Wednesday, 11 April 2012

There's life in the Library yet

West Bridgford Library about 1939
The 1st March 2012 was 'World Book day', and something special was happening in West Bridgford. We were going to get an improved library.

My eldest son started his library career stamping books behind the counter, and has now reached the prestigious position of Director of Senate House Libraries at the University of London.

In his view, (which is also the view of others who have been in library services for a long time) they have always had to live with the question of the future of libraries, and their potential imminent demise. There are certainly many articles on-line which over the past twenty years have been discussing these matters. But like Mark Twain, after hearing that his obituary had been published in the New York Journal, libraries could say that, "The reports of my death are greatly exaggerated".

Nottinghamshire County Council is one of the largest education authorities in the country, and in addition to supporting 358 schools, it runs over 60 libraries as well as seven mobile libraries.

In the Borough of Rushcliffe, there are nine key libraries, of which one is the West Bridgford Library. Work has started on a major £5.3 million re-development programme, which by the Spring of 2013 will see a vastly improved library service, and a brand new young people's centre. It was on the 1st March 2012 that the turf-cutting ceremony took place. According to the County Council's web site, "The flagship West Bridgford library development is the latest in the county council's plan to continue to invest, develop and remodel its existing libraries to be able to continue to serve traditional library users and meet the demand for digital services and reach out to new audiences".

There is sound judgement here in recognising that traditional users are important; that digital services are part of the present, and that libraries will only flourish in the future if they attract new audiences. The current library building was built in 1938 or 1939 (depending on who you read), which makes it contemporary with The Test Match pub. (Irrelevant I know, but it's my local, so it's worth a mention). I was so pleased to see that the new service will retain the original building, while having a brand new, modern young people's centre built on the back of it. From the sketches that are available, the two designs seem to fit well together. Too many fine historic buildings have been lost in Nottingham over the years, so it is a tribute to the county planners that they have kept this fine 1930's building. If I sound like Prince Charles I don't care; I believe it.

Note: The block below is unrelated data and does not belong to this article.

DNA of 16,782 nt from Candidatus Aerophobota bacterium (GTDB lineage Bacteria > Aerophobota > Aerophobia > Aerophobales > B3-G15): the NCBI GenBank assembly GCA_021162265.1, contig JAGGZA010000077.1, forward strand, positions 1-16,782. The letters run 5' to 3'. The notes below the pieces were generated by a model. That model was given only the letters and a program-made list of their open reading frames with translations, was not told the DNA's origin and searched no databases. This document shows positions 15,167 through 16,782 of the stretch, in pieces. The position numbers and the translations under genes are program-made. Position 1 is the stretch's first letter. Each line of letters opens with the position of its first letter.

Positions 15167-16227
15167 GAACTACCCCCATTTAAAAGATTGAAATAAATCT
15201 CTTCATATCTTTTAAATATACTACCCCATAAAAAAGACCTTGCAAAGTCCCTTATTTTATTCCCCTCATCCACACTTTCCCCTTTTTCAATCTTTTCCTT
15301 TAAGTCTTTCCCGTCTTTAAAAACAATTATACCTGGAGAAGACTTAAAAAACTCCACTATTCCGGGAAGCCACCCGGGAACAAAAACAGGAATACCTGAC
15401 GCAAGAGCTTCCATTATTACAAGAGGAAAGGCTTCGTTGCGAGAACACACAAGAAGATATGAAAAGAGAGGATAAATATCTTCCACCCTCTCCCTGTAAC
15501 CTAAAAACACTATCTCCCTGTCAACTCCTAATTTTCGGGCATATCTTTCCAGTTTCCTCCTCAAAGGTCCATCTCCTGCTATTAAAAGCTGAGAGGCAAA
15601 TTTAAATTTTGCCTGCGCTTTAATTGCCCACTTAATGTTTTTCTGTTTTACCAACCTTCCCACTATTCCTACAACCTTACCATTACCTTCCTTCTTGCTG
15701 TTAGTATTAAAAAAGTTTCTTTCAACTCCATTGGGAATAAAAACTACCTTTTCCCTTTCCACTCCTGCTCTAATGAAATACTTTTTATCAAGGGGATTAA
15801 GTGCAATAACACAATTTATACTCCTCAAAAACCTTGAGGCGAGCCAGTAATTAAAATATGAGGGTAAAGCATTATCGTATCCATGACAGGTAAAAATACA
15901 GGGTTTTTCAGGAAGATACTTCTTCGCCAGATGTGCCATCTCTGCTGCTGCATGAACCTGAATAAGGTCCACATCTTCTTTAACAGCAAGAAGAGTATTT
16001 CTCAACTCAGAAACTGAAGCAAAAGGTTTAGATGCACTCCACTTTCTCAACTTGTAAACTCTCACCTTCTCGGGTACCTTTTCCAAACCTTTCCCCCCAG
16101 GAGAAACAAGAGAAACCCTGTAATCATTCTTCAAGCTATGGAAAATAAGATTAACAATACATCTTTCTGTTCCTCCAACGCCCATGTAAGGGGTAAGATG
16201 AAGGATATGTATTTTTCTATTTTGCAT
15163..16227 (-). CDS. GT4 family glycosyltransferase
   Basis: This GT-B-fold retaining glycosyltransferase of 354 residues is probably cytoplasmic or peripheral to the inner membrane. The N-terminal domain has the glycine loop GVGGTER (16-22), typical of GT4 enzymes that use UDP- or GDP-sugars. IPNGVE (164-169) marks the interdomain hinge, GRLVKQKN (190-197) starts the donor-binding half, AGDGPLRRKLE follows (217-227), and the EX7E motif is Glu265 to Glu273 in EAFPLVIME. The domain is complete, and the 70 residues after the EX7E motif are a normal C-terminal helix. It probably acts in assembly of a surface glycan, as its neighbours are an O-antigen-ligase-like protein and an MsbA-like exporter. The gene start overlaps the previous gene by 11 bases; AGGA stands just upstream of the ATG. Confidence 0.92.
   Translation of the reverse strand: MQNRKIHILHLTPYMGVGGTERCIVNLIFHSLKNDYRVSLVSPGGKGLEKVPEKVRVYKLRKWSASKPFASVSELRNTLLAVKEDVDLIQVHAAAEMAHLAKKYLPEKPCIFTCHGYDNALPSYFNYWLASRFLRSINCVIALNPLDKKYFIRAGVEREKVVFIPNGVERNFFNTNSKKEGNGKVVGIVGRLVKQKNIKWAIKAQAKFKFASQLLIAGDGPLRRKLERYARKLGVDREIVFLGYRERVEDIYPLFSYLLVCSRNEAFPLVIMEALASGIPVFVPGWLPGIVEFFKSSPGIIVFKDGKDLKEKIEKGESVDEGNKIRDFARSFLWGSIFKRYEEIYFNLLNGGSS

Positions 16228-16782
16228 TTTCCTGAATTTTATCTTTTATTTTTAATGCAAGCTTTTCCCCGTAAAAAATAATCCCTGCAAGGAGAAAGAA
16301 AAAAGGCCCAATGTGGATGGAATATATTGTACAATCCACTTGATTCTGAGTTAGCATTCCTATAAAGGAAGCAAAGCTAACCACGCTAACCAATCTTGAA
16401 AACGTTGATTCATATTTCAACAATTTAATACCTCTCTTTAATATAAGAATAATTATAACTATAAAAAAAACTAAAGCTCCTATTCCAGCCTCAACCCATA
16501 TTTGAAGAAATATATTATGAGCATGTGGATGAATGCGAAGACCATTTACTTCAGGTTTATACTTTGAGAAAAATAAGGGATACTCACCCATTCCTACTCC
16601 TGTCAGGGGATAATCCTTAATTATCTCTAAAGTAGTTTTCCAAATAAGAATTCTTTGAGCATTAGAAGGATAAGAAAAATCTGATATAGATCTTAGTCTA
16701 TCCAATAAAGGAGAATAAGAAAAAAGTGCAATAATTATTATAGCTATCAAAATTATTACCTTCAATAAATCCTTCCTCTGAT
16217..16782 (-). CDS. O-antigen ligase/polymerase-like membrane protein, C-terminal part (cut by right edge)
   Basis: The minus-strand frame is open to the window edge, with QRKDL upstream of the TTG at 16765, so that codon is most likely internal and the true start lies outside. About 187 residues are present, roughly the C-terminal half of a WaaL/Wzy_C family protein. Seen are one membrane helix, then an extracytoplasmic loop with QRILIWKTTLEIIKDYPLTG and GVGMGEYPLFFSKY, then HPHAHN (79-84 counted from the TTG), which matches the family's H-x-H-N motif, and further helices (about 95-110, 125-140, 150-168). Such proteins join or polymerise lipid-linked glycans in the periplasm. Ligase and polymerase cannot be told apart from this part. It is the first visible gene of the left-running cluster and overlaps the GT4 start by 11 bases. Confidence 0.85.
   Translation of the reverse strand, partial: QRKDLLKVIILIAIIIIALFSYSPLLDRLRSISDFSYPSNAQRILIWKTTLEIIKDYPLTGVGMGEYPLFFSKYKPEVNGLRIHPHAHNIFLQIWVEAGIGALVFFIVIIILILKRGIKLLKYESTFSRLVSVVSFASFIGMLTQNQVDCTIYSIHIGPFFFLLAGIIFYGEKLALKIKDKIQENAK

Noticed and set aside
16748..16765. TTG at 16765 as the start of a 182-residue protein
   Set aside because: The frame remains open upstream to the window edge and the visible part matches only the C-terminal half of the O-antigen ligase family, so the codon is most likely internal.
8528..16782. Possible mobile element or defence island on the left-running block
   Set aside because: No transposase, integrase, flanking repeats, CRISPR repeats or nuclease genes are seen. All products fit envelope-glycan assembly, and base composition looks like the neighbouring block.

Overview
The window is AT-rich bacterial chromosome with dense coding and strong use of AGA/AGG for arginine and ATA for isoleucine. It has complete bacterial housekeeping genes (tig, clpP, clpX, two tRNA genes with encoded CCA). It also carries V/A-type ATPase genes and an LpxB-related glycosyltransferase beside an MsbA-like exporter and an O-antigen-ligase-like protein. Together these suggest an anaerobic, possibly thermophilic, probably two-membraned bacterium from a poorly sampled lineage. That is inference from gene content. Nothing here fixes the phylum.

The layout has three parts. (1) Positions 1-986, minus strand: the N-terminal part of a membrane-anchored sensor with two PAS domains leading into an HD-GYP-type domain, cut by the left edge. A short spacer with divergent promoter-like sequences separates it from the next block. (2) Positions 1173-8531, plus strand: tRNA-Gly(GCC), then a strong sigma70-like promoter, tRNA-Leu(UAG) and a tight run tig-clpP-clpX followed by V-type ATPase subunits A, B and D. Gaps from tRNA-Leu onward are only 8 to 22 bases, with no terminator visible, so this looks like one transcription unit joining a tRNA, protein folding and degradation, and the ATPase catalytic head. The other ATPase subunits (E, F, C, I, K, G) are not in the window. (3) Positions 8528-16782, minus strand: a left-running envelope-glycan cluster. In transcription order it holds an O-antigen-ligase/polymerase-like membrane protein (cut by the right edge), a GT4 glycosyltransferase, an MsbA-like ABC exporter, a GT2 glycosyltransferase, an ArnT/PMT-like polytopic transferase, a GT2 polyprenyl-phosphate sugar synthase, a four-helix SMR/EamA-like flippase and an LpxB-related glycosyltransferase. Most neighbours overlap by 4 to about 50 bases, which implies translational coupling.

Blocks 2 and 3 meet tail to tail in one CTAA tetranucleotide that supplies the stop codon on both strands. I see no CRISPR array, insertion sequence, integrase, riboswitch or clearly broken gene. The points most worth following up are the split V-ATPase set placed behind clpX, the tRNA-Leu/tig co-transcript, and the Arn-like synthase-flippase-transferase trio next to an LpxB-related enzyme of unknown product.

In reading blog comments elsewhere, some people seem to be afraid that new library space will be taken up with children's areas, DVD's, CD's and computers, leaving less space for actual physical books. If this was the case, I too would be concerned.

However, at West Bridgford we are promised "two floors filled with books". Yes there will also be a dedicated children's area as well as increased "free use of computers, internet and wi-fi". 

In addition there will be a new Shopmobility service, and the Registrar's Office will move from Bridgford Hall into the building. In keeping with the requirements of the Disability Discrimination Act, the whole building will be fully accessible.

I like the sound of it, and it will bring people in through the doors for a range of reasons, which will help to legitimise its presence. Throughput (or footfall) is everything, and it is not inconceivable to think of people coming in for Shopmobility or the Registrar, who also find themselves viewing the books.

I also think that it's very creative to build a modern two-story young people's centre at the rear of the present building. The Council say that this will include:

  • a fantastic meeting place
  • recording studio
  • performance area
  • dance area
The strapline for Rushcliffe Borough Council is, "Great Place - Great Lifestyle - Great Sport". While this may border on hyperbole, the new young people's centre will be a great place for West Bridgford's creative young people to develop and showcase their talents.  

I've been critical of Council in the past, and I stand by that, but credit where credit is due. The re-developed site on Bridgford Road is very exciting, and shows that there's life in the library yet. It's down to us residents to make sure that we use it. I for one have my library card at the ready.

No comments:

Post a Comment